The Fed’s recent quarter-point rate cut could either mean more or less cash in your pocket, depending on what you accounts you own. Here is the breakdown:
In general, those with loans get relief, those with savings get less.
Most banks take their lead from the Fed and are already starting to cut rates. High interest savings accounts closely follow the Fed; CDs and money market accounts have been reluctant to cut rates to stay competitive: “Savers are benefiting from the shaky credit markets, even as the Fed cuts rates. That’s because banks are still looking to CDs and money-market accounts as a way to bring in funds, according to [Greg McBride.]”
Variable rate interest cards are tied to the prime rate, which is in turn pegged to the Fed funds rate. Even though rates have dipped slightly, do not carry a balance on your credit card. Pay it off every single month, without fail.
Home Equity Loans/Lines of Credit
Home Equity Loans: No savings for you. Home equity loans usually come with fixed rates, and are not affected by rate shifts. Future borrowers may see a slight rate reduction as local banks respond to local conditions.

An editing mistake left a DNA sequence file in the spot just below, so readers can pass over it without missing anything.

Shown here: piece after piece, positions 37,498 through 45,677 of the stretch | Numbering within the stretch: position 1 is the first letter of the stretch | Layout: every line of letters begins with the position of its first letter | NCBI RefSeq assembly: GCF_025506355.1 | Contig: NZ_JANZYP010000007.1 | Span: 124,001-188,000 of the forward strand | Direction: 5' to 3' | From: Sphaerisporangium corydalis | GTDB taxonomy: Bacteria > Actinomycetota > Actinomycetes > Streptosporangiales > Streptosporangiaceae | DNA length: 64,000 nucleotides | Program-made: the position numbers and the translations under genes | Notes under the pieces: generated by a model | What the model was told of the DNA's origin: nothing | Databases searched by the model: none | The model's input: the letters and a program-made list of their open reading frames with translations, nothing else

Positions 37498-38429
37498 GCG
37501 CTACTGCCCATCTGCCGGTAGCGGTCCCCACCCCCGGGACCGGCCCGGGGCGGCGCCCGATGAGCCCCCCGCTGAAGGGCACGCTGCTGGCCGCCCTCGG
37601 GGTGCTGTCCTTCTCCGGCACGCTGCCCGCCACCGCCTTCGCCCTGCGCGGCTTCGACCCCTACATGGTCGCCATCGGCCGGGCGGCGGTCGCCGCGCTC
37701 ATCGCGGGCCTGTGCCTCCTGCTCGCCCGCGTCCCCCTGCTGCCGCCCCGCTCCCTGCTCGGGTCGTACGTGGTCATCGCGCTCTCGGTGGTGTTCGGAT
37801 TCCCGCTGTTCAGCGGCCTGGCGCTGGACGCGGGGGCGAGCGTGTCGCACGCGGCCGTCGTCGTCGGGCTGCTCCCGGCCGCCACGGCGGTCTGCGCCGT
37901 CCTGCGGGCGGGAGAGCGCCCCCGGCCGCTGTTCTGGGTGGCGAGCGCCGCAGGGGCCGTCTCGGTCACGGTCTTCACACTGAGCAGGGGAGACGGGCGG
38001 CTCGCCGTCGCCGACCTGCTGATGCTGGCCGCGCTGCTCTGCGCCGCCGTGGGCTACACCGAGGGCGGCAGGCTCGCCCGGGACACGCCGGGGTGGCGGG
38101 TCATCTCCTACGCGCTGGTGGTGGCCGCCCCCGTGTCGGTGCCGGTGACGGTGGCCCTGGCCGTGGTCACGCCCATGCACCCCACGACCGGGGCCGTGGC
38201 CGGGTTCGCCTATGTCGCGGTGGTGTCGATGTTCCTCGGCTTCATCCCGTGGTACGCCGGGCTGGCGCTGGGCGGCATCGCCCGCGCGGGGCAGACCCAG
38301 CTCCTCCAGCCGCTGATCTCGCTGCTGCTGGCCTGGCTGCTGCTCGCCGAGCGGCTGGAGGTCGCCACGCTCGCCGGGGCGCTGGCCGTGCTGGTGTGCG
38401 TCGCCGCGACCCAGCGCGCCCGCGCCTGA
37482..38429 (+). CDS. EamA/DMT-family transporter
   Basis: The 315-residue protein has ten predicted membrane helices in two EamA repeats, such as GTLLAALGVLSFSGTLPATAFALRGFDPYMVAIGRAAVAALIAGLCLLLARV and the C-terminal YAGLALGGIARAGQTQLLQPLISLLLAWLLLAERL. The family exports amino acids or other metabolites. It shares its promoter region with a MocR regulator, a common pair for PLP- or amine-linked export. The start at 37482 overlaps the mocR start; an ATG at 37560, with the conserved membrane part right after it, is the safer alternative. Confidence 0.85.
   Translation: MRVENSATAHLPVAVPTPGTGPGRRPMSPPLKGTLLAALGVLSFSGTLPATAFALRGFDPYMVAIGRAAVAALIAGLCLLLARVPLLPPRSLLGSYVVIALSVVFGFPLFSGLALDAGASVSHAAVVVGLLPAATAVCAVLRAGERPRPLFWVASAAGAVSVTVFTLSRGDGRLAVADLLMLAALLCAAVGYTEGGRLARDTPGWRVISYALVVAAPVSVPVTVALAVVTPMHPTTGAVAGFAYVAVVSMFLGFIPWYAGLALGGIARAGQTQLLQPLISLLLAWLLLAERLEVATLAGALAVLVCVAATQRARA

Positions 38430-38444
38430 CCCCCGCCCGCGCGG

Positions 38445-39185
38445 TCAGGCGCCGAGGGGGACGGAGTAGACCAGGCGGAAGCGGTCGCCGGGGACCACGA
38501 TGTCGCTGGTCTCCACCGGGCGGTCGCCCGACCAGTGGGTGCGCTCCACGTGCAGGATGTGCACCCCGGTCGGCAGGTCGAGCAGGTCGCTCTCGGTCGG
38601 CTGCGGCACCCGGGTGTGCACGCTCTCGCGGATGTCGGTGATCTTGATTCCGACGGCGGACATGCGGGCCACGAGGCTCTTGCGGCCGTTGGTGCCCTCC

Home Equity Lines of Credit: So-called HELOCs are tied to the prime rate. Enjoy your savings.
Fixed-rate mortgages are tied to the 10-year Treasury note, not the Fed funds rate. These mortgages shift in response to long-term trends, not short-term rate adjustments.
Regular ARMs that reset annually are usually tied to the 1-year Treasury note, and may see some relief: “A borrower with a 5/1 ARM who five years ago started with a 5.3% loan, for example, will likely see a reset to 6.75% this year. Before the Fed’s moves in September and today, that adjustment might have been to 7.5% or more.”
Option ARMs are the sticklers responsible for the subprime meltdown. They are tied to the LIBOR, the London Interbank Offered Rate, upon which the Fed has no direct impact.